Driven by aging populations and a thirst for better medical care, health spending has resumed its upward trend, rising at its fastest pace in seven years, according to a series of private and public studies, with health spending in Asia outpacing inflation by a wide margin in 11 countries.
What’s more, according to a survey of medical trends around the world by Mercer March, the global health consulting firm, the aging of society is projected to increase the prevalence of noncommunicable diseases – chronic diseases like cancer, heart problems, diabetes, etc. by 40 percent across the region by 2030.
According to an analysis by the United Nations-backed Organization for Economic Cooperation and Development (OECD), “long-term care was the fastest-growing area of health spending” prior to the 2008-9 global financial crisis. But while growth has slowed, it remains relatively strong. Although the OECD didn’t list the causes, aging populations are one reason, and a second is the loosening of familial bonds in Asia, with relatively fewer families keeping the aged in their homes and instead relying on long-term care facilities.
According to the OECD, the United States easily retained its place as the most expensive country in the world for healthcare, with health spending at 17.2 percent of Gross Domestic Product, far ahead of Switzerland at 12.3 percent in second place, and France, at 11.5 percent, at third. Per-capita spending on health in the United States has topped US$10,000 for the first time, with the rest of the 35 member countries in the OECD averaging about 40 percent of that figure.
In Asia, as emerging countries become richer, their spending on health has also zoomed up at an unsettling rate according to a study by the Mercer March health consulting firm, with health spending in every one of 11 countries surveyed running far ahead of inflation. Spending on health in Indonesia skyrocketed by 14.3 percent, outpacing inflation at 3.8 percent by nearly four times. The Philippines was second at 12.4 percent annual increase compared with an inflation increase of 3.2 percent. China’s trend rate, at 9.5 percent, was nearly six times inflation at 1.6 percent.
“The rise in prevalences of these diseases – which include diabetes, cancer, chronic respiratory disease and cardiovascular disease, is estimated to increase insurance premiums by up to four times, threatening the affordability and viability of healthcare insurance.”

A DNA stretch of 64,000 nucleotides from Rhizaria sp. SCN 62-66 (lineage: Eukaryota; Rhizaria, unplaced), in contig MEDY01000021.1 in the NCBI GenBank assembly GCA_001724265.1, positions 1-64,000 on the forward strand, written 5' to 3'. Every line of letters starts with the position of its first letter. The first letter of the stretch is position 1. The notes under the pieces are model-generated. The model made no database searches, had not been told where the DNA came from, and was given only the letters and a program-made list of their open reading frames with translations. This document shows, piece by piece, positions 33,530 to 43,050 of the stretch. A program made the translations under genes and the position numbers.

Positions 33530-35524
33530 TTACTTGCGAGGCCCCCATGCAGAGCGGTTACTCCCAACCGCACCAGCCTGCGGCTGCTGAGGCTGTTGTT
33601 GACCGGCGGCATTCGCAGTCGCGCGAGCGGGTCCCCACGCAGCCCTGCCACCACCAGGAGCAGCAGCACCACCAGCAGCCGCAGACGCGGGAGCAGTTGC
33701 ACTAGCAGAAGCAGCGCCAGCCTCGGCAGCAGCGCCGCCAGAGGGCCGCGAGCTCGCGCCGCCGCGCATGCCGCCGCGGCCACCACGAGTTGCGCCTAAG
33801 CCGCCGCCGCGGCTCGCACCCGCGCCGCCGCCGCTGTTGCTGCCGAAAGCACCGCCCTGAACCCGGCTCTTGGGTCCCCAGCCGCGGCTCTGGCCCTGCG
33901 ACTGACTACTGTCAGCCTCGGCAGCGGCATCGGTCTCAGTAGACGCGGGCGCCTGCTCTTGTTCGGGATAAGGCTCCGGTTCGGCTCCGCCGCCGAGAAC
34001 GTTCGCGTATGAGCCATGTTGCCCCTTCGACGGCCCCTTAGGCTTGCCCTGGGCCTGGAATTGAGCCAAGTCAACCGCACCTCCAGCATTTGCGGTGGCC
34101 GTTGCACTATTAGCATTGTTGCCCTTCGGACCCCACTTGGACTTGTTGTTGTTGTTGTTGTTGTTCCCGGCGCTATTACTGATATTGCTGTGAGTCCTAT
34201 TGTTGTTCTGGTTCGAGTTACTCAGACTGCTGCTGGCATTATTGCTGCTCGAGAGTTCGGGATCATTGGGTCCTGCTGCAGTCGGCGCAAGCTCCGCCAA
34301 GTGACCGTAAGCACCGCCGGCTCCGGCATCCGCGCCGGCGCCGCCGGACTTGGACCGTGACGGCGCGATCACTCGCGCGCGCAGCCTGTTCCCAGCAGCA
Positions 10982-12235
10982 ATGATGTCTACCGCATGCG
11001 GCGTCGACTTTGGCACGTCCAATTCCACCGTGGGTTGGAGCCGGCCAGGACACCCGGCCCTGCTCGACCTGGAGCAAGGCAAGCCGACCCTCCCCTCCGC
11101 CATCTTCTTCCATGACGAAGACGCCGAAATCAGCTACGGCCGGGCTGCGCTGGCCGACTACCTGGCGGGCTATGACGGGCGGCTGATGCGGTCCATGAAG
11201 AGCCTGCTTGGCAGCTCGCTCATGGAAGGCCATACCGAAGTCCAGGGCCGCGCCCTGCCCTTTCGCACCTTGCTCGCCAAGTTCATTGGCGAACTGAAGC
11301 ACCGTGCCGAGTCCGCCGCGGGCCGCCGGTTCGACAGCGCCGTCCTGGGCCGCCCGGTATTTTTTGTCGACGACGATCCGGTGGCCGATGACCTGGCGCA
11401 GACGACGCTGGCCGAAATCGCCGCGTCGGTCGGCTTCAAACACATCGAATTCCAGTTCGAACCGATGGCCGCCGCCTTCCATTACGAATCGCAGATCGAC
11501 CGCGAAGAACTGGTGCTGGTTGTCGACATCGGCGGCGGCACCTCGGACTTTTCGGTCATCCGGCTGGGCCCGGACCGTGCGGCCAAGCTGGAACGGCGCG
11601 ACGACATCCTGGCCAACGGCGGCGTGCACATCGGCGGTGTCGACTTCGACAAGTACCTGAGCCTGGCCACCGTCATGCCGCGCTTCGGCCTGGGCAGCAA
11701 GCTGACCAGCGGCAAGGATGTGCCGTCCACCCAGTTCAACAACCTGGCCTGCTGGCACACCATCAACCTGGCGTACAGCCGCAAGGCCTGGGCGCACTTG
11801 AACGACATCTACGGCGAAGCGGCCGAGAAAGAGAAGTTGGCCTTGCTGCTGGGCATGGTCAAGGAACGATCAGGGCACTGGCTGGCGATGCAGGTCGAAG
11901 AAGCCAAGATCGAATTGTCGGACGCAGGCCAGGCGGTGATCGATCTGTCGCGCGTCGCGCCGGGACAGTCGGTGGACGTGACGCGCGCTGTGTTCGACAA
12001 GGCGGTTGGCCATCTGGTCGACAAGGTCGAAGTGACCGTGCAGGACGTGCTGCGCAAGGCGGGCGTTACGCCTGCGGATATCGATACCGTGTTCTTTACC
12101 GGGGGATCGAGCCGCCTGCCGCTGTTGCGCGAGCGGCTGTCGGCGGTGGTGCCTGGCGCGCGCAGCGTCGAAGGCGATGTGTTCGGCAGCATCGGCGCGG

The big problem, according to the March study, is non-communicable diseases – heart afflictions, diabetes, etc., which are responsible for 60-90 percent of deaths each year in the Asia-Pacific region. Increasingly according to the report, increasingly more people with such diseases contribute to the growing burden of disease facing the region. For example, in 2015, the region was home to more than 231 million diabetics, almost triple those June 15 years earlier, as weight gain and bad diets take their toll.
“Importantly, the chronic nature of non-communicable diseases creates a persistent problem for societies,” according to the report. “To measure the burden of disease, epidemiologists and economists use metrics like years of life lost (YLL) or disability-adjusted life years (DALY), which measures the number of years lost due to ill-health, disability or early death. While the prevalence of NCDs varies across the Asia Pacific region, they account for the majority (65 percent) of disease burden on average, with Australia topping the charts at 87 percent of its total DA
The most significant reason for most cost increases selected by insurers across the globe is new and expensive technology. Regionally, the high cost of pharmaceuticals led the list in Latin America and Africa. According to the OECD, several countries have sought to cut drug prices – none of them the the the United States, which continues to have the highest drug prices in the world, primarily because of a Bush-administration law forbidding negotiation on drug prices for Medi-care, the country’s medical insurance program for the elderly.
Other countries have ordered cuts in manufacturer prices and limited margins for pharmacists and wholesalers, introduced compulsory rebates, delisted some pharma companies and encouraged the use of generics.
Patent expiries for a number of blockbuster drugs contributed to the fall in prices in recent years, once again except for the United States, where drug companies have used subterfuges to renew patents on some drugs by changing the formulary slightly to list existing pharmaceuticals as newly introduced ones.